• About Farm School

    "There are obviously two educations. One should teach us how to make a living and the other how to live."
    James Adams, from his essay "To 'Be' or to 'Do': A Note on American Education", 1929

    We're a Canadian family of five, farming, home schooling, and building our own house. I'm nowhere near as regular a blogger as I used to be.

    The kids are 18/Grade 12, 16/Grade 11, and 14/Grade 10.

    Contact me at becky(dot)farmschool(at)gmail(dot)com

  • Notable Quotables

    "If you want a golden rule that will fit everybody, this is it: Have nothing in your houses that you do not know to be useful, or believe to be beautiful."
    William Morris, from his lecture "The Beauty of Life"

    "‘Never look at an ugly thing twice. It is fatally easy to get accustomed to corrupting influences."
    English architect CFA Voysey (1857-1941)

    "The world of books is the most remarkable creation of man. Nothing else that he builds ever lasts. Monuments fall, nations perish, civilizations grow old and die out; and, after an era of darkness, new races build others. But in the world of books are volumes that have seen this happen again and again, and yet live on, still young, still as fresh as the day they were written, still telling men’s hearts of the hearts of men centuries dead."
    Clarence Day

    "Anyone who has a library and a garden wants for nothing."
    Cicero

    "Histories make men wise; poets, witty; the mathematics, subtile; natural philosophy, deep; moral, grave; logic and rhetoric, able to contend."
    Sir Francis Bacon, "Essays"

    "The chief aim of education is to show you, after you make a livelihood, how to enjoy living; and you can live longest and best and most rewardingly by attaining and preserving the happiness of learning."
    Gilbert Highet, "The Immortal Profession: The Joys of Teaching and Learning"

    "Good judgment comes from experience. Experience comes from bad judgment."
    Walter Wriston

    "I'd like to give you a piece of my mind."
    "Oh, I couldn't take the last piece."
    Ginger Rogers to Frances Mercer in "Vivacious Lady" (1938)

    "No race can prosper till it learns that there is as much dignity in tilling a field as in writing a poem."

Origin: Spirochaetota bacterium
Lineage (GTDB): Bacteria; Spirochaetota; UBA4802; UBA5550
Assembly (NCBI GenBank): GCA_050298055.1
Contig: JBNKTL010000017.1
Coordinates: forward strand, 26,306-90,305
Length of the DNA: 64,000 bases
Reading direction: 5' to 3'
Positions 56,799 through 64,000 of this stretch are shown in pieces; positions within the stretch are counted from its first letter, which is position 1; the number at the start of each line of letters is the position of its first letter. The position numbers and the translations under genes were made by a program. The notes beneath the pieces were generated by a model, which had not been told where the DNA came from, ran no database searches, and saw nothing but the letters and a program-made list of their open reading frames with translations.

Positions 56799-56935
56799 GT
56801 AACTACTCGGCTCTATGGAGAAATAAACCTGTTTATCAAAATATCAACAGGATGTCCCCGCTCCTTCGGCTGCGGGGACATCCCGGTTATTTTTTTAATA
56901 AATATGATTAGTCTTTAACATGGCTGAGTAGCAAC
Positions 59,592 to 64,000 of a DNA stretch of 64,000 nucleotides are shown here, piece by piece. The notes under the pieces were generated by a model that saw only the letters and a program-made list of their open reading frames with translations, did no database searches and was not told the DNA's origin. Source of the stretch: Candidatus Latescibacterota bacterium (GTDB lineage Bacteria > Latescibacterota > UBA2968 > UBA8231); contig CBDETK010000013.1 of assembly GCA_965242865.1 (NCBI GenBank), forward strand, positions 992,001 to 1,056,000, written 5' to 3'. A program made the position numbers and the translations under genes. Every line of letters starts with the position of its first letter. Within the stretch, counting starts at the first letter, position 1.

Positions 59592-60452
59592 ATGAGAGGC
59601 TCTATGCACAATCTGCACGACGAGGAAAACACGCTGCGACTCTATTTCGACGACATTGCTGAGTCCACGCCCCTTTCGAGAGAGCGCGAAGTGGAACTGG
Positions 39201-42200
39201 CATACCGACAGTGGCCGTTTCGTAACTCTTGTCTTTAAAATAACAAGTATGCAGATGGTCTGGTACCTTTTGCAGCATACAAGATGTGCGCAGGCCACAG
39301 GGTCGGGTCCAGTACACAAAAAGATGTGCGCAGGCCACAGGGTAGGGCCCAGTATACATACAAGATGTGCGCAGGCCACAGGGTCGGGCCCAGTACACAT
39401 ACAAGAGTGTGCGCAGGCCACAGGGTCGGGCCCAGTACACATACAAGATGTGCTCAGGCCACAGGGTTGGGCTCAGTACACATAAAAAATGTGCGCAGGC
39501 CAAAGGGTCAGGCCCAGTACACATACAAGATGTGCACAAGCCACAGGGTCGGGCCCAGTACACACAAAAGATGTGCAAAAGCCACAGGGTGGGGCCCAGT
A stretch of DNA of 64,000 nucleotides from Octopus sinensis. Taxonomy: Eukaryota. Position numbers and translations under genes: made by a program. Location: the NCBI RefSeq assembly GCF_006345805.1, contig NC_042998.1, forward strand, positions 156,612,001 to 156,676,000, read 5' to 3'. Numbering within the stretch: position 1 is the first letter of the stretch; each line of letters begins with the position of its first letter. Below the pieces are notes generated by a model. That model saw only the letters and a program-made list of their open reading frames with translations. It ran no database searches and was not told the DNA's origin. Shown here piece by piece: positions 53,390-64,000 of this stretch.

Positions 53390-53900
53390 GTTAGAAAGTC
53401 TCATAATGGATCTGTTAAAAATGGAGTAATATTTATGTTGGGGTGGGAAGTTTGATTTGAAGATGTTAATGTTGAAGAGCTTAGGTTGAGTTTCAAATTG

Booker T. Washington

    "Please accept my resignation. I don’t care to belong to any club that will have me as a member."
    Attributed to Groucho Marx in "The Groucho Letters" by Arthur Sheekman

    "If you can't say something good about someone, sit right here by me."
    Alice Roosevelt Longworth

    "If we bring a little joy into your humdrum lives, we feel all our hard work ain't been in vain for nothin'."
    Jean Hagen as "Lina Lamont" in "Singin' in the Rain" (1952)
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  • Copyright © 2005-2016 Please do not use any of my words or my personal photographs without my express permission.

The company of books

I haven’t paid too much attention to the Barnes & Noble website since moving to Canada in 1994, because I rarely buy books online from the U.S. But earlier this year I learned — I can’t quite remember how — about The Barnes & Noble Review. Not only is The Review an

online publication that aims to bring serious readers smart and useful appraisals of current books, music, and films (on DVD), as well as reconsiderations of important past works. It will accommodate many voices, publishing exclusive material from a wide range of established critics, reviewers, and authors.

But its editor-in-chief is James Mustich, founder of the late great book catalogue A Common Reader, which I continue to miss greatly. It was A Common Reader that brought Ernst Gombrich’s A Little History of the World, and so many other delights, to my attention. So when James Mustich talks about books, or gets others to talk about books, I listen*. And take notes. And add to my library lists, reading lists, wish lists…

Some of the others talking about books include A.C. Grayling, who reviews history books; Michael Dirda; Lisa Von Drasek on children’s books; John Freeman; Katherine Powers of the Boston Sunday Globe‘s the literary column “A Reading Life”; and author Dava Sobel.

There are interviews, by Mr. Mustich and others, of authors, from Jonathan Franzen, Salman Rushdie, and Ted Sorensen (on political campaigns past and present), to Geraldine Brooks, Nicholson Baker, and Philip Pullman (on the storyteller’s art).

Great fun is the Five Books feature — five books on a particular subject, and they include bridges, forensics, gardening, swimming, ancient Rome, wine, Paris, baseball, and elections.

And each week there’s The Long List, a selection of 50 books, CDs, and DVDs. I have just one not necessarily low-tech request, though. In addition to the Digg, Del.icio.us, Facebook, Reddit, and StumbleUpon features available for The Review (none of which I use or really understand), would it be possible to have an RSS feed for each week’s new Long List?

I’m delighted that Mr. Mustich has found another way to share treasures, new and old, with other readers and kindred spirits.

* Though I miss the lyrical, evocative, sometimes breezy, blurbs, as much about the books as about how they make you feel. But because I saved several catalogues, I can still go back and read them. And add to my library lists, reading lists, wish lists…

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